Sometimes love proves stronger than revenge, even for Vlad Dracula's younger brother...
Cassandra Blake is having a very bad day. Her fiancé dumps her for a silicone debutante and convinces her to store his boxes of precious research. If that wasn't bad enough, she's just moved into a cottage stocked only with sardines, canned peaches, and 50 year-old Scotch.
Heartbroken, hungry, and a little bit drunk, Cassandra soon realizes that just when she thinks things can't get any worse, sometimes they can get very strange...like finding a skeleton in the basement of her newly inherited cottage.
But when that skeleton suddenly becomes a hot, romantic, and business savvy vampire named Varo...well, things can get a little better. That is...until his infamous older brother shows up, and their centuries old sibling rivalry threatens her chance at true love.
Can their love survive her conniving ex-fiancé, Varo's vengeful brother, and the Curse of the Seven 70s?
|Publisher:||Sharon Anderson Author|
|Product dimensions:||5.51(w) x 8.50(h) x 0.52(d)|
About the Author
Sharon is the first place winner of 2014 Chanticleer Book Review Summer Short Stories and Novelettes Writing Competition for her short story "The Stone God's Wife". This is her first novel.
Most Helpful Customer Reviews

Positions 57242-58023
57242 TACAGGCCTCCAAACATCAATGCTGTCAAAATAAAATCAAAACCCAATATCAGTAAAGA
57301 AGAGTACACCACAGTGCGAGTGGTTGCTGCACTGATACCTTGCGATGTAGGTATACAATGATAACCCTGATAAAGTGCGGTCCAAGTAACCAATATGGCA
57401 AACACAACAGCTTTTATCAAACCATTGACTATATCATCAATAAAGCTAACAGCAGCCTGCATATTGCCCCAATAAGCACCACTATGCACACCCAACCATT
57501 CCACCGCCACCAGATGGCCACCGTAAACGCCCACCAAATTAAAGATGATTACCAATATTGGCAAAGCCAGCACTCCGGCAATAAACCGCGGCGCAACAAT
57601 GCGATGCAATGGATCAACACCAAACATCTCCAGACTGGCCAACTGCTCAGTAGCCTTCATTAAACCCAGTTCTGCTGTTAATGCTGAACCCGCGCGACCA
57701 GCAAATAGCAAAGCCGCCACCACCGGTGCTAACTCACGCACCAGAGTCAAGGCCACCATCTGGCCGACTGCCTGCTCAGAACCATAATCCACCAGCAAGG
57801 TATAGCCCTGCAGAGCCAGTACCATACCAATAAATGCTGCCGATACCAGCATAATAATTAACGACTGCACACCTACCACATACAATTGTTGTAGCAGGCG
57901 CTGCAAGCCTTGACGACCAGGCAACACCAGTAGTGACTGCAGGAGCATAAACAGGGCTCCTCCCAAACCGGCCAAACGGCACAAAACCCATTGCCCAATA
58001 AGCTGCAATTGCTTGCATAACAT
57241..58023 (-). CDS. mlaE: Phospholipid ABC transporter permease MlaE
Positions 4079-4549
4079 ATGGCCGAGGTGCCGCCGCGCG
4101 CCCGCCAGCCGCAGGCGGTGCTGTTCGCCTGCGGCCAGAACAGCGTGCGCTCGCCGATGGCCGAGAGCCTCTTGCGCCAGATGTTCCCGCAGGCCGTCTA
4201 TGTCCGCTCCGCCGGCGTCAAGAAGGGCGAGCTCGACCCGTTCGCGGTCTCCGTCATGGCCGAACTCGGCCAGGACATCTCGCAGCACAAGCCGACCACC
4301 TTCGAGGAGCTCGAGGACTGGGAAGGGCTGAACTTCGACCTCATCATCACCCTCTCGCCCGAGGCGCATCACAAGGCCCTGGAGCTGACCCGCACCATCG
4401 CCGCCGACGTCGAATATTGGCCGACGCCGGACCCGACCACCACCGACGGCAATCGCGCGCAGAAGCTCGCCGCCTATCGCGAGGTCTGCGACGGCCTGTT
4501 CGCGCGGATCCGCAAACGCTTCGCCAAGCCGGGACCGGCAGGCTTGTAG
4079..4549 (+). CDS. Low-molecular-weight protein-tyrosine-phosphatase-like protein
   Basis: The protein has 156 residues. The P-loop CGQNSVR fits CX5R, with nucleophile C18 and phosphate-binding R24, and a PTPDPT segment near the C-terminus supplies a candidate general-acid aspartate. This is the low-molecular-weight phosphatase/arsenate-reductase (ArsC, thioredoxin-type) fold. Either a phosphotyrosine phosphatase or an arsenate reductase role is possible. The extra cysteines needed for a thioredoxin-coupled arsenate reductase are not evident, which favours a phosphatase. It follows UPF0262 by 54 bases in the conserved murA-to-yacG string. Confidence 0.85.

This review is in exchange for a free copy provided by the publisher. Some books are like hearty meals. Some (like the ones you read in school) are the vegetables. You read them because they’re good for you (and someone’s forcing you), but you don’t enjoy them. Other books are meaty, but take some digestion. Some are a bit of fluff (like those weird meringue cookies?) and so sweet you can only stand one bite. This book was like a bag of gummy bears. No real nutritional value, but don’t you dare lie and tell me you wouldn’t eat that whole bag in one sitting. I’m not big on the whole vampire genre, but the cover coupled with the book’s description made me give it a try. Two things I noticed immediately: the book isn’t full of teenage angst, and it doesn’t start in the 1400s with a bunch of thee’s and thou’s. A woman is getting dumped and her now-ex wants her to store a boatload of boxes in her house. That’s how it starts, and it got me immediately emotionally engaged (“Like hell you’re storing your **** at my house!”). Me? I would have tossed those boxes over a cliff and had it done with (or kicked ex-bf in the crotch and told him to go **** himself … but this story isn’t about me). But she doesn’t and *no spoilers* it’s a good thing because those boxes inadvertently lead her to the discovery of a vampire. This vampire, Varo, is very sexy (but doesn’t really look like he does on the cover). Cassandra and Varo get their thang on — and I’m not going to rehash the whole plot, but let’s say the story moves quickly, and you won’t want to put the book down. Like a bag of gummy bears. It’s not perfect. Some plot points toward the end really tested my suspension of disbelief. But then I reminded myself I’m reading a freaking vampire story and should chill. And you know what? It’s so nice to get away from what’s “realistic” and indulge in a bit of fantasy. Reality is all about your boss saying “Let’s have a talk for a minute” and waiting on hold for half and hour to try and finally set up your online banking, and having your nose pressed right up in someone’s armpit on the subway. Where’s my sexy vampire? He’s in this book. You need a break; read this and get away for less than a ticket to Puerto Rico.